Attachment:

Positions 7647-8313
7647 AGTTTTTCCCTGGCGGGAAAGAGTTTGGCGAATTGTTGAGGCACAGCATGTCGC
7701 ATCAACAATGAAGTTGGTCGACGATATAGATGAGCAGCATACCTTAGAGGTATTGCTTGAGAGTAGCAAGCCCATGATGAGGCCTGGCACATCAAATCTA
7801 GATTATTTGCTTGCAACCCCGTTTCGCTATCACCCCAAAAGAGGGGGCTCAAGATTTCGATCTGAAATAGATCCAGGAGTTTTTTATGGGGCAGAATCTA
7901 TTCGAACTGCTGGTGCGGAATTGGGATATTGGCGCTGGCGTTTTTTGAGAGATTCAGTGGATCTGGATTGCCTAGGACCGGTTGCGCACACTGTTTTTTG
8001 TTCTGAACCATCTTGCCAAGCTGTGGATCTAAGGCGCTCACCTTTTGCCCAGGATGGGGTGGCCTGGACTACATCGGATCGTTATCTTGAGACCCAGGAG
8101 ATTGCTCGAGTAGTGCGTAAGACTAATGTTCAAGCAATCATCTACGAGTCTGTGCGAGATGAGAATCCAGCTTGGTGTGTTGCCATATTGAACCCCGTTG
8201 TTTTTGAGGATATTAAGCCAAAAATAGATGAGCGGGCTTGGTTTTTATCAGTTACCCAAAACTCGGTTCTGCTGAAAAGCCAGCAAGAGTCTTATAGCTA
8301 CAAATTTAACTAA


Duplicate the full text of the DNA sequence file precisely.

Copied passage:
Positions 7647-8313
7647 AGTTTTTCCCTGGCGGGAAAGAGTTTGGCGAATTGTTGAGGCACAGCATGTCGC
7701 ATCAACAATGAAGTTGGTCGACGATATAGATGAGCAGCATACCTTAGAGGTATTGCTTGAGAGTAGCAAGCCCATGATGAGGCCTGGCACATCAAATCTA
7801 GATTATTTGCTTGCAACCCCGTTTCGCTATCACCCCAAAAGAGGGGGCTCAAGATTTCGATCTGAAATAGATCCAGGAGTTTTTTATGGGGCAGAATCTA
7901 TTCGAACTGCTGGTGCGGAATTGGGATATTGGCGCTGGCGTTTTTTGAGAGATTCAGTGGATCTGGATTGCCTAGGACCGGTTGCGCACACTGTTTTTTG
8001 TTCTGAACCATCTTGCCAAGCTGTGGATCTAAGGCGCTCACCTTTTGCCCAGGATGGGGTGGCCTGGACTACATCGGATCGTTATCTTGAGACCCAGGAG
8101 ATTGCTCGAGTAGTGCGTAAGACTAATGTTCAAGCAATCATCTACGAGTCTGTGCGAGATGAGAATCCAGCTTGGTGTGTTGCCATATTGAACCCCGTTG
8201 TTTTTGAGGATATTAAGCCAAAAATAGATGAGCGGGCTTGGTTTTTATCAGTTACCCAAAACTCGGTTCTGCTGAAAAGCCAGCAAGAGTCTTATAGCTA
8301 CAAATTTAACTAA